Before my return to the Catholic Church, I lived a life of sin, with drugs and an immoral relationship with a transsexual person - at the time, I believed that he was a woman. I know, it’s ridiculous, but that is what leftism creates.
Eventually, God saved me and took me out of that mentality, and I lost almost all my friends - except for this one, that I though that was a woman and had a relationship. He was the only one that came back to the Catholic Church with me. After that, we became best friends, but we have lost to sin sometimes after the conversion.
We both want to become saints and avoid the occasion of sin, and we are basically the only friends to one another. So, it’s very painful to think that I can’t be friends with him. We are very afraid of the loneliness that would come, but we want to do what is right - and it’s painful not knowing what to do
My question is: Can I still be friends with him, if we don’t put ourselves in occasion of sin, or we can’t be friends anymore?
Is the friendship itself a occasion of sin?
You can certainly be friends. You have to guard against falling into the sins of the past. I pray you can stay pure.
But how can I be sure?
You can’t and neither can he.
If you both intend well, after all, you could keep each other on the right track and away from what you left.
I think for some people, a plutonic friendship with a former lover is impossible. You say you two have sinned together since your conversion. You need to be honest with yourself about what led you to fall to sin before and whether or not there is a chance it will happen again.
We are determined to not fall into sin with each other again. But I’m worried because the occasion of sin is sinful, and I don’t know if simply being friends with him is an occasion of sin.
You need to agree to ground rules and hold each other accountable. You both need to understand if you can’t stay pure you will have to stop seeing each other.
And neither do we. It could be. You have to do some honest reflection on that point taking into account what happened before and the likelihood it will happen again.
Why not make an appointment with a priest and talk it through with him. Your priest is responsible for shepherding you and helping you form your conscience.
When I confessed, the confessor said that I could be friends with him If we don’t have sinful conversations. But I’m scrupulous and I have difficulty trusting advices of priests.
Even more reason for you to find a confessor and follow his advice. Posting these questions here will only make your scruples worst.
I wish you much success.
With respect, friend, this is something you’ll need to work on. God gives us priests to be a help to us. And scrupulosity can be a sign to ourselves that we are not trusting God Himself, and are trying to make up for some perceived ‘lack’ in God through our own anxious efforts.
I 100% agree with this poster who replied to you. When we struggle with scrupulosity, we need to avoid feeing it – and we need to permit God to help us externally, through providing us a guide who we will allow to tell us when we need to let something go (or take something more seriously).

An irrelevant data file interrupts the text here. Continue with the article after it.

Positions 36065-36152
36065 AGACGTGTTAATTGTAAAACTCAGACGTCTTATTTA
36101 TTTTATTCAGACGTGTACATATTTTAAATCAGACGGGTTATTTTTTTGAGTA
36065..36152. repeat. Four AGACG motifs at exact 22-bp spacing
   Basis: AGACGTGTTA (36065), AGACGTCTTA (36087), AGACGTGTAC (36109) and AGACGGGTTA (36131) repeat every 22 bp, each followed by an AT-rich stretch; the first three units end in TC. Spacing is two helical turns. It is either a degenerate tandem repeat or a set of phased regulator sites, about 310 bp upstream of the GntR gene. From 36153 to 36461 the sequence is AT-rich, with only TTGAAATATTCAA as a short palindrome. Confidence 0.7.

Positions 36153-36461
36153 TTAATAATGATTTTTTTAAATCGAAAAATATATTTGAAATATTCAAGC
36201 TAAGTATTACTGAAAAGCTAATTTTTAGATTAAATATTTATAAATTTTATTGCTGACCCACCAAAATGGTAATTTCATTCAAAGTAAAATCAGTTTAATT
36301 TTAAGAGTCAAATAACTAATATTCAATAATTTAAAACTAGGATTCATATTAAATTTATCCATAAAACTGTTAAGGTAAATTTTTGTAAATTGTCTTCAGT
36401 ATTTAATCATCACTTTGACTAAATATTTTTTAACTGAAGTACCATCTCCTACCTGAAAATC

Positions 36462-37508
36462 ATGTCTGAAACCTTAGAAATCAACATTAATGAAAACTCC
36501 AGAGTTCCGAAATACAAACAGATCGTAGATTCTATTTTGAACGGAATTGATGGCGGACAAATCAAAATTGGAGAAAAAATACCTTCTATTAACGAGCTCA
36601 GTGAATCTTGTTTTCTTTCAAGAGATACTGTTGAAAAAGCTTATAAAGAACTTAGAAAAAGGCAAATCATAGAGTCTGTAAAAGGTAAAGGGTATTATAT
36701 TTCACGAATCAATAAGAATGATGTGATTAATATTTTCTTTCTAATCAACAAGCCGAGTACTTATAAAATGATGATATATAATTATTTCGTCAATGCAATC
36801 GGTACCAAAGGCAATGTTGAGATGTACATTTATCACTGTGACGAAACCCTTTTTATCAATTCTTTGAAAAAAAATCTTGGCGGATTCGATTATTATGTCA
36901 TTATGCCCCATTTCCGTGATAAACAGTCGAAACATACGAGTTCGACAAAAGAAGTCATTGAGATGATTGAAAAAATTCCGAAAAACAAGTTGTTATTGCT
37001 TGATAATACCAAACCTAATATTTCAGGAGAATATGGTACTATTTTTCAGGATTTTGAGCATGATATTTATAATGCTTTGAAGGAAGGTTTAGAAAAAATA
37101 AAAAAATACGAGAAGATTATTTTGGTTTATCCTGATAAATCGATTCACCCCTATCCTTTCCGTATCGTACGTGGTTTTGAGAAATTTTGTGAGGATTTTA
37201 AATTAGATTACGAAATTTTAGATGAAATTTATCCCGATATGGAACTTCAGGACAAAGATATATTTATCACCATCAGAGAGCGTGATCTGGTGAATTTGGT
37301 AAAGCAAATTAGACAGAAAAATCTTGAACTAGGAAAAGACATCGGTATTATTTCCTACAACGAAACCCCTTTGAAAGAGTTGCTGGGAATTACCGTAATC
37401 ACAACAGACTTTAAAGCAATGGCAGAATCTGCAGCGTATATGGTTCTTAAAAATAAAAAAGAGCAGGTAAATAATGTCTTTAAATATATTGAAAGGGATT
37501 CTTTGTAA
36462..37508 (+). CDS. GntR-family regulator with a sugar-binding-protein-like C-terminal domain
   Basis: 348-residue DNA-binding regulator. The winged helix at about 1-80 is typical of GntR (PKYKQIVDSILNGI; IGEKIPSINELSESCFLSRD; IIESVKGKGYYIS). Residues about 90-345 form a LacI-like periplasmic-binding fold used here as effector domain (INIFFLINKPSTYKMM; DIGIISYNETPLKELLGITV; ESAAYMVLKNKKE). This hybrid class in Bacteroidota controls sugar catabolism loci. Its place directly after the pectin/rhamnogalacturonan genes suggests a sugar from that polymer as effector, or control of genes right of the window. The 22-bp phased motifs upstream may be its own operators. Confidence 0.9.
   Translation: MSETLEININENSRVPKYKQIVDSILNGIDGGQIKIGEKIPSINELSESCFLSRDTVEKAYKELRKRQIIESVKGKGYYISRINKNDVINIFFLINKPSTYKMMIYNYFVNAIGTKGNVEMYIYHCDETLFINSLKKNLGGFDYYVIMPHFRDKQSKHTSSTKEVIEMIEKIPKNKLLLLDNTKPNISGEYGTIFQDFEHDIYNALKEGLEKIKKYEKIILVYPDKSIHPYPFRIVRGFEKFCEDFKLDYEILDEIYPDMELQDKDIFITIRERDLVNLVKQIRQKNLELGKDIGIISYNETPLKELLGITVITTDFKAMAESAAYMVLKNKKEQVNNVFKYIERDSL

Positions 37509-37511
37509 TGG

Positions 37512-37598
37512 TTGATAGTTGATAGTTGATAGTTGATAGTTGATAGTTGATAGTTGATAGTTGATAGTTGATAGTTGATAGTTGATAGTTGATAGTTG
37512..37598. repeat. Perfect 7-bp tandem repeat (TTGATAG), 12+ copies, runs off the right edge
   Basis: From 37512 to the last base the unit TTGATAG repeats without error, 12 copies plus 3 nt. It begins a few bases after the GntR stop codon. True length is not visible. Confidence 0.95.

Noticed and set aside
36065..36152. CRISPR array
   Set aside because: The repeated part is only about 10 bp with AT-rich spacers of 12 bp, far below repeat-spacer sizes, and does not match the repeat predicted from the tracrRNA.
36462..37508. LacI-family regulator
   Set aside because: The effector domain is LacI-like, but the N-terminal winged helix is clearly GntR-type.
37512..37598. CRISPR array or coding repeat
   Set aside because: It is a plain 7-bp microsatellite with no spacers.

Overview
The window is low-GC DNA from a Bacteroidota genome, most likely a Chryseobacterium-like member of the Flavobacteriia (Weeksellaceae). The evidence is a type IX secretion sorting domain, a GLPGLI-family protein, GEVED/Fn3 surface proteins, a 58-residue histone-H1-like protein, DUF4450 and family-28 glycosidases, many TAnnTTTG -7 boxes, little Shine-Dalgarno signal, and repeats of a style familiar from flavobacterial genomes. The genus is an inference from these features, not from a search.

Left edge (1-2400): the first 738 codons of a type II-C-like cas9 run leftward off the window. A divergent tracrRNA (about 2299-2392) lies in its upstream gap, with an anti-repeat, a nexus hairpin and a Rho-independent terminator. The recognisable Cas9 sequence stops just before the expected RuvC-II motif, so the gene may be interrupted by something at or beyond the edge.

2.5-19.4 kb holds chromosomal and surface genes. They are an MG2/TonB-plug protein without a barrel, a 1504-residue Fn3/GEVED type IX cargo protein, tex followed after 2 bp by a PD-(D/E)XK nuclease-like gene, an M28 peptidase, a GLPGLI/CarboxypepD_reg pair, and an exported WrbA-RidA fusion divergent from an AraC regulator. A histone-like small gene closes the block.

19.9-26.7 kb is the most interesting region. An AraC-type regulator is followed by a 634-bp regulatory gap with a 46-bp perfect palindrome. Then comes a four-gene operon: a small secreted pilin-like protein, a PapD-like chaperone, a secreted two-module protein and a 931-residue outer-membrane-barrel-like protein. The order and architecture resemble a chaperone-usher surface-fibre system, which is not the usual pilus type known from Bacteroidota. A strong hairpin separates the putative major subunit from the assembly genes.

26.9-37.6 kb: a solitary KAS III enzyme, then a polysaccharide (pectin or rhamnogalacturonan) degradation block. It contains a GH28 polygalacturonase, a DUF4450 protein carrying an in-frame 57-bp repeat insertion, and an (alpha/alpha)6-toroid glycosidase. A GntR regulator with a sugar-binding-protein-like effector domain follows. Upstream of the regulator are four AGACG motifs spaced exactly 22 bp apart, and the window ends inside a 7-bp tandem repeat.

As other posters (and your priest) have mentioned, if you and your friend don’t have sinful conversations or lead each other into sins, your friendship is not sinful. In fact, if you are leading and encouraging each other closer to God, it sounds more like a good thing. However, your reluctance to receive this answer makes it sound like you personally feel like this friendship will be a near occasion of sin for you? That is, you anticipate that you will sin because of it? If that is the case, then yes, pray for prudence and wisdom (and strength), and be aware that you may need to stay away from a relationship that pulls you repeatedly into sin. It’s certainly possible that the conclusion you suspect is coming, will be appropriate.
Just try to trust God, and don’t jump rashly, either way. We don’t want to abandon a friendship that’s actually healthy just out of fear that isn’t grounded in reality. Find someone you trust (especially a good priest) who is close enough to the situation, knows you both and loves you both (and is wise), and consider their thoughts.
But reflexively shoving someone out of our life (or alternately, clinging to them and unwilling to ‘lose’ them) are both potentially unhealthy. In my experience, when God has separated me from relationships, it didn’t have to happen abruptly or in an emotional flurry. It could happen over time, soberly, with transparent conversations, and mutual goodwill.
If you are unsure you can hang out with your friend and not commit sexual sins, perhaps you can only do public things. Go have coffee and talk about books, go to an art gallery or a lecture.
In my town we have a public forum with all of the people running for county office. I’d love to go to that with a friend then go grab a bite and discuss.
What you want to avoid is giving the impression "I’m a Christian so I must now treat you like a leper’
The friendship may naturally end or it may last for years. Your example may encourage your friend to find the beauty of our Faith.
Errr sorry just saw the scrupulosity post. Find a good spiritual director priest and follow what he says. Priests are not trying to trick you by giving sinful advice.